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Unhappy Xbox player files lawsuit against Microsoft for "stick drift" claims

Plaintiff believes Microsoft “failed to disclose the defect".

Microsoft has been hit with a class-action lawsuit that claims it's Xbox One controllers - like Nintendo's Joy-Cons - suffer from "stick drift".

As reported by VGC, the class-action complaint - which was filed on 28th April in Washington by Donald McFadden - maintains that customers paying to repair their controllers after the 90-day warranty expires are allegedly paying to repair a known fault.

McFadden alleges that his Xbox Elite controller - which retails for $180/£160 - demonstrated "drift" within a "short time", as did his replacement controller "three or four months later". In some cases, it's alleged controller movements are even registered when the sticks are stationary and no-one is touching them.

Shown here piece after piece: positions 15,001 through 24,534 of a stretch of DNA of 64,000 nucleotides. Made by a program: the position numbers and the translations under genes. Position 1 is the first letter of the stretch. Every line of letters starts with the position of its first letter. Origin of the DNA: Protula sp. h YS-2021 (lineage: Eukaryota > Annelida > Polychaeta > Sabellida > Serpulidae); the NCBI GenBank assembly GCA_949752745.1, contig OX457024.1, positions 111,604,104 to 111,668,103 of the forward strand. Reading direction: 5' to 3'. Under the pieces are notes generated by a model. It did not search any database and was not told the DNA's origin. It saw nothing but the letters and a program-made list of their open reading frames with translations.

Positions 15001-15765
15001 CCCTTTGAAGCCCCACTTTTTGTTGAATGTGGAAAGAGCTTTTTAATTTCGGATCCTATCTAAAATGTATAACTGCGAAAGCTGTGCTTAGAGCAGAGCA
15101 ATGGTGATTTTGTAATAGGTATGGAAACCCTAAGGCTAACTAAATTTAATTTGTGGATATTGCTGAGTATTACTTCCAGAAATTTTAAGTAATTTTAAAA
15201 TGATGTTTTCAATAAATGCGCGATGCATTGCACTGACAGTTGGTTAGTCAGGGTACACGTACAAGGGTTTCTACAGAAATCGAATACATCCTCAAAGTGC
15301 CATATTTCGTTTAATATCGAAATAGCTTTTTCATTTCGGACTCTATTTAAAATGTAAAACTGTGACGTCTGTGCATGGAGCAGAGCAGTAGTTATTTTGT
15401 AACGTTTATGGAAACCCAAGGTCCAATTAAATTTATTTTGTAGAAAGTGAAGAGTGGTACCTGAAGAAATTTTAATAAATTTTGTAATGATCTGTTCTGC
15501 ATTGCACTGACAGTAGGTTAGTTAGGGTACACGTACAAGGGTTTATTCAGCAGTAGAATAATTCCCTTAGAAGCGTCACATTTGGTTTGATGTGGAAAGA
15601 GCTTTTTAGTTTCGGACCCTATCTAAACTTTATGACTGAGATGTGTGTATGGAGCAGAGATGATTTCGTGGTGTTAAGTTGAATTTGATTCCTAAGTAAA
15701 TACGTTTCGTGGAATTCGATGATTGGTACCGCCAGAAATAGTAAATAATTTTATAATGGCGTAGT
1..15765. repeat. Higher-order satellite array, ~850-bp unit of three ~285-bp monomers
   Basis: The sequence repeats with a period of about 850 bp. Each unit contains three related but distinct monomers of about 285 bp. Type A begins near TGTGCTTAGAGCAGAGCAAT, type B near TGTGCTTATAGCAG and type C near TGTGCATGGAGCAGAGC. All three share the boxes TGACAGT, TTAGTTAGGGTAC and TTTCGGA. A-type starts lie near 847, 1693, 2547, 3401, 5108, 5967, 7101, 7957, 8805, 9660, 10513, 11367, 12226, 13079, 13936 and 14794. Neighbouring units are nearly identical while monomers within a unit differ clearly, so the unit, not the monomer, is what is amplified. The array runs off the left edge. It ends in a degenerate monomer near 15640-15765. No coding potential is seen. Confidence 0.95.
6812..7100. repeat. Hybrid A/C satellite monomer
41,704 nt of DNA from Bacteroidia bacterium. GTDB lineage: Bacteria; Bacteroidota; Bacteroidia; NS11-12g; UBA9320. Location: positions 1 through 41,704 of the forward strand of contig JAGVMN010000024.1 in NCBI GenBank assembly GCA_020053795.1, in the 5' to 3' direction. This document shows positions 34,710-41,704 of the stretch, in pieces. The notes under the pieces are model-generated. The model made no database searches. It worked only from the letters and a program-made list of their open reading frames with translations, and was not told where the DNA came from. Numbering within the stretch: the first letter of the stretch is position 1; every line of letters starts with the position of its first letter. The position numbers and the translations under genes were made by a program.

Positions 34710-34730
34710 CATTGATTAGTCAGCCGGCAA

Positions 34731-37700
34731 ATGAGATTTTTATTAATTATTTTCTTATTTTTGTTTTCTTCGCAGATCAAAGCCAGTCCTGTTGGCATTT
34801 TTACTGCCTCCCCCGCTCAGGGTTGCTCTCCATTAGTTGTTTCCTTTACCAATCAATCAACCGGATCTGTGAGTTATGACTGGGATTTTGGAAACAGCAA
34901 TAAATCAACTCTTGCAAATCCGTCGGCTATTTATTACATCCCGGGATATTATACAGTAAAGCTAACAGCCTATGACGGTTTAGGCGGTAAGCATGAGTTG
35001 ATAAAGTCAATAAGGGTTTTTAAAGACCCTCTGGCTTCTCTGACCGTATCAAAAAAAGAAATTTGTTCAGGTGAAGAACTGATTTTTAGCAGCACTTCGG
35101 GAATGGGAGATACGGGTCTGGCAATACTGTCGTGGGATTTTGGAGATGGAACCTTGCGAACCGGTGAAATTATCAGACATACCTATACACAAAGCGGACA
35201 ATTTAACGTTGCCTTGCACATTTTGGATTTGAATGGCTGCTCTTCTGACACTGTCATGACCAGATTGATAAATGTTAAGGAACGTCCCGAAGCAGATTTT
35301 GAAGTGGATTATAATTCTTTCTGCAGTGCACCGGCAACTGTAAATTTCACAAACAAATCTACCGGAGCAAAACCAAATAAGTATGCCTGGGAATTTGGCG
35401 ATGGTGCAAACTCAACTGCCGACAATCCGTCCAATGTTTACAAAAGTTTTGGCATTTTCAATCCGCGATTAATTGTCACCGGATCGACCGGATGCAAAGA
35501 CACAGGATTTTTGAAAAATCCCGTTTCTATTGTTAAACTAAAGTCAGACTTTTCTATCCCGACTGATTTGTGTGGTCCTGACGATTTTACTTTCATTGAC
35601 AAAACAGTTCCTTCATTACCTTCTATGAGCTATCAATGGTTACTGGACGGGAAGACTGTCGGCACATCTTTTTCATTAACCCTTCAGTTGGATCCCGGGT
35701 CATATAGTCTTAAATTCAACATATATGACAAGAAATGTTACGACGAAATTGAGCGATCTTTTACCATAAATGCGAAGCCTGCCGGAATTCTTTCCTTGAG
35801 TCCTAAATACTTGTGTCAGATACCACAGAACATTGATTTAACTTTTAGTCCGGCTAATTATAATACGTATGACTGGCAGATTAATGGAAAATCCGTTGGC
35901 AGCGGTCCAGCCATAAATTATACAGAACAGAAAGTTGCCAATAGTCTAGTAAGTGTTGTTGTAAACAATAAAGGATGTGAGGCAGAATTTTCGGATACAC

Faulty potentiometers - "the mechanism that translates the physical movement of the thumbstick into movement within a game" - are reported to have a "design flaw" as VGC reports "the wiper component of the potentiometer scrapes resistive material off a curved track, resulting in unwanted electrical contact without input from the user".

In documents seen by the outlet, the plaintiff claims he spent "a considerable amount of time" attempting to fix the defect on his own, and now believes that in light of the numerous complaints, Microsoft has "failed to disclose the defect and routinely refuses to repair the controllers without charge when the defect manifests".

"A simple Google search on this issue reveals multiple forum and message boards dedicated to stick drift; YouTube instructional videos of users attempting to fix the issue on their own; and even replacement joystick components from Amazon and other sellers," the filing states.

US lawyers filed a similar class-action lawsuit against Nintendo after concerns around the issue of Joy-Con drift last July, and further plaintiffs were added in September following similar complaints about the new Nintendo Switch Lite consoles, too.

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